My First Triathlon – Ogden, Pineview Reservoir

This photo was taken last night before the race. I should have taken a photo before I ever started training, but I didn’t. But I think this is fairly close to what I looked like a month or two ago anyway. Not exactly easy on the eyes. If you’re just getting started I’d recommend taking a “before” picture just so you can compare a year later. Hopefully you’ll look a lot better.

This first triathlon was a “sprint” distance. Smaller triathlons tend to vary slightly in distance, as opposed to the Ironman which they keep exact. In this case a 750 meter swim, 15 mile bike ride, and a 5k run. It was held at Pineview Reservoir in Hunstville, Utah, up Ogden Canyon.

We arrived the night before and stayed in a small bed and breakfast called the Atomic Chalet. It was very nice and I’d highly recommend the place, although if you use the outdoor hot tub late at night you run the risk of the owner locking all the doors and you having to bang on another guest’s window until they come and unlock the door for you.

I had some yogurt and granola for breakfast the next morning, and I’m not sure if that was a bad idea or not. I did end up needing to go to the bathroom during the race, but I’m not sure whether it had anything to do with what I ate or not. Maybe it was the huge hamburger I had at 9pm the night before. That probably wasn’t the best idea. I’ve heard you aren’t supposed to eat any major solids after 4-5 pm the day before a race.

Going to your first triathlon can be a bit scary, but I think I went with the right attitude, which was that I didn’t care about my time, I just wanted to get the hang of it and of course I wanted to finish. Just the same, I made sure we showed up early that morning to the race area.

The race area or “transition area” as it is more commonly called, for those of you who are new to this as I was that day, is an area with a bunch of metal poles that you hang your bike on, and then underneath or to the side of your bike you put all your other race gear. You try to organize your gear so that as you come out of the swim all your bike stuff is sitting right there and you can grab it, put it on, and go without your running gear getting in the way. It’s also important to remember everything you’re going to need on the bike portion so that you don’t run halfway out of the transition area and then have to run all the way back to grab something you forgot. But I figure that’s what your first triathlon is for is to make those kind of mistakes.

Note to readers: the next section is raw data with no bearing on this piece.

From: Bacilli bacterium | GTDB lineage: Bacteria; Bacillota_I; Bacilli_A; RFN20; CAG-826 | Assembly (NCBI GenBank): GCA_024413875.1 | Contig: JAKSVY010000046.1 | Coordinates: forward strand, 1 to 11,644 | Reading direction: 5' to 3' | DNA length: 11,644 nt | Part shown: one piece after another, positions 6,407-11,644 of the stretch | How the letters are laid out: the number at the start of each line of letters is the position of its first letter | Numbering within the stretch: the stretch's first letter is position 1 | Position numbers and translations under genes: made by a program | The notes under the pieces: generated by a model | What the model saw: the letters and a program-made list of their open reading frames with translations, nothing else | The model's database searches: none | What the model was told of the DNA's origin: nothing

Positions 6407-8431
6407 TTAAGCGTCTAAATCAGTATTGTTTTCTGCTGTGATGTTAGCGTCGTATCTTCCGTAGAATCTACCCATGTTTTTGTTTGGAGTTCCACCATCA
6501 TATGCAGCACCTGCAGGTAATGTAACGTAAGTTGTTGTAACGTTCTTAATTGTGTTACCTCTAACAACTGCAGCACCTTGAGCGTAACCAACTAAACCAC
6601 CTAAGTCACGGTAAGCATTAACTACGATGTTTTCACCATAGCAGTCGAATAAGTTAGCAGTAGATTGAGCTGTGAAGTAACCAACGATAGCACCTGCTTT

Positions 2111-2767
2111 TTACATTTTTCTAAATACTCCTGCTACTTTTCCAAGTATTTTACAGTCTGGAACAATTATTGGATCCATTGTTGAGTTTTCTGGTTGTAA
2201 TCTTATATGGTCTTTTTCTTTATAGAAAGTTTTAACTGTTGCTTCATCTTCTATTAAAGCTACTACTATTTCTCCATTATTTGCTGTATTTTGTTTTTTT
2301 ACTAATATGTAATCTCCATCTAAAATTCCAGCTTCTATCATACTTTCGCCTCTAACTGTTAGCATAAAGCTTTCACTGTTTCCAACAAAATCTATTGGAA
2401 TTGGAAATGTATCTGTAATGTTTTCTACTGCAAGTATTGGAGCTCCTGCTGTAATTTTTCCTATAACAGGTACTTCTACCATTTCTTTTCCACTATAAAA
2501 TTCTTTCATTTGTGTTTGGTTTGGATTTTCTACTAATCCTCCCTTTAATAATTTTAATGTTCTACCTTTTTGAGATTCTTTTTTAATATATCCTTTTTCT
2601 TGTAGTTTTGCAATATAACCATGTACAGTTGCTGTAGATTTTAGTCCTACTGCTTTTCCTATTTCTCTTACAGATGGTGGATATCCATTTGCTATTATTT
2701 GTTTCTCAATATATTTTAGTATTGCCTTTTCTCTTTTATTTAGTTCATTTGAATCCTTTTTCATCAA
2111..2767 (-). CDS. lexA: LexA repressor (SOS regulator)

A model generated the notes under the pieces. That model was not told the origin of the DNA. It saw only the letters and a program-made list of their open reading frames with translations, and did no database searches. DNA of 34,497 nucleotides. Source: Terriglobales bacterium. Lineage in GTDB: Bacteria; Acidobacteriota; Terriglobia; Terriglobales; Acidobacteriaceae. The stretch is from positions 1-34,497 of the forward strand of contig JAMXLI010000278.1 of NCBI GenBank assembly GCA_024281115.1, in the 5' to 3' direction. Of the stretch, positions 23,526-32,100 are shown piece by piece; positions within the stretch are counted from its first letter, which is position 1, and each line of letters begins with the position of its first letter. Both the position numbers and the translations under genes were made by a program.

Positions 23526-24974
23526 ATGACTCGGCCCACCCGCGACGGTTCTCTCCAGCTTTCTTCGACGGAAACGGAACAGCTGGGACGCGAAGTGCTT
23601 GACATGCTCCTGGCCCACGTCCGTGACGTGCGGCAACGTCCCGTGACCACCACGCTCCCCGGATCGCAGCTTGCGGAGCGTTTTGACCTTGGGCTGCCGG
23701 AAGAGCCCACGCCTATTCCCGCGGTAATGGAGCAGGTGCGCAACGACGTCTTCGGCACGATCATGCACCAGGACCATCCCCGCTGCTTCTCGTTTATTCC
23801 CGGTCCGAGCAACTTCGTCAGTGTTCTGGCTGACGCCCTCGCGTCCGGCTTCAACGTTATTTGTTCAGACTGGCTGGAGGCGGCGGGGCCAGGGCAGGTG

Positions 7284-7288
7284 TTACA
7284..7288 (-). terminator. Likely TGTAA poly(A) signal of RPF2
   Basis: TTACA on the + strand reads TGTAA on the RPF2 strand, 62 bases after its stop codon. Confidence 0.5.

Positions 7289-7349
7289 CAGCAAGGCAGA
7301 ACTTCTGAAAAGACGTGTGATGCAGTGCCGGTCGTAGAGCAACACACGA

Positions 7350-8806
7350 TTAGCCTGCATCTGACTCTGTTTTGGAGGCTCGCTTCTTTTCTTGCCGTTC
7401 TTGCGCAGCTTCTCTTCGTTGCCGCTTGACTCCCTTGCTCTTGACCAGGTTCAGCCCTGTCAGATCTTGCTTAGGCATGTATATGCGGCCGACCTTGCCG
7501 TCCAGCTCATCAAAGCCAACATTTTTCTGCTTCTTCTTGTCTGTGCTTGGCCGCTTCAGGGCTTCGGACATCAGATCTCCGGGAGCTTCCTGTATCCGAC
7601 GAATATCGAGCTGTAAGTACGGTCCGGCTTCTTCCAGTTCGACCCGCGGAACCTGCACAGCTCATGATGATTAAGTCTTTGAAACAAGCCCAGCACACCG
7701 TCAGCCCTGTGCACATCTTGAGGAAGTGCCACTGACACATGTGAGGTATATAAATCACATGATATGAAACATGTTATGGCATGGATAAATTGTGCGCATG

Part of why it’s important to get their early is to check-in, make sure you have everything, and get body marked. Everyone has a race number, and they write it on your arms and legs. IMPORTANT: Do not put sunblock lotion before getting body marked, or the marking will just rub off. Put your lotion on AFTER you get marked, as I so expertly demonstrate here.

Also, if your skin hasn’t seen the light of day for as long as my hadn’t, you’re probably going to get a sunburn, even if you do put on lotion, because your wetsuit is going to rub it off.

So we got there in the morning, I checked in, got marked, and then hung around for a little while. I’d rather get there early and have everything ready to go as opposed to scrambling, even if it means I lose some sleep.

In the case of this triathlon the water was pretty low at the reservoir, and so there was a 1/4 mile distance between the swim area and the transition area, which isn’t ideal, because that means you have to get out of the water and then run that 1/4 mile in your wetsuit. In this case they let us bring shoes down to the water so that we could at least put shoes on to run up the hill (yes, a full-blown hill with a dirt trail and bunch of plants). They put carpeting over some of the more rough areas of the trail that had a lot of plants with thorns which was nice.

In this photo you can just make out a red triangular buoy in the water. They had three of these out there and we swam a single triangle shaped lap around them to make up the 750 meters.

Now here’s the thing. I just had lasik surgery on my eyes two weeks ago, and so I haven’t been able to swim for the past two weeks, and I highly recommend you don’t put off swimming for two weeks before a triathlon. I thought I was going to drown and I’m not sure how I made it. However, even though lasik is not cheap I will say that if you wear glasses and can’t function without them, getting lasik is a must if you’re going to do triathlons. I don’t know how I would have done this race if I had to deal with glasses. It would have been a nightmare.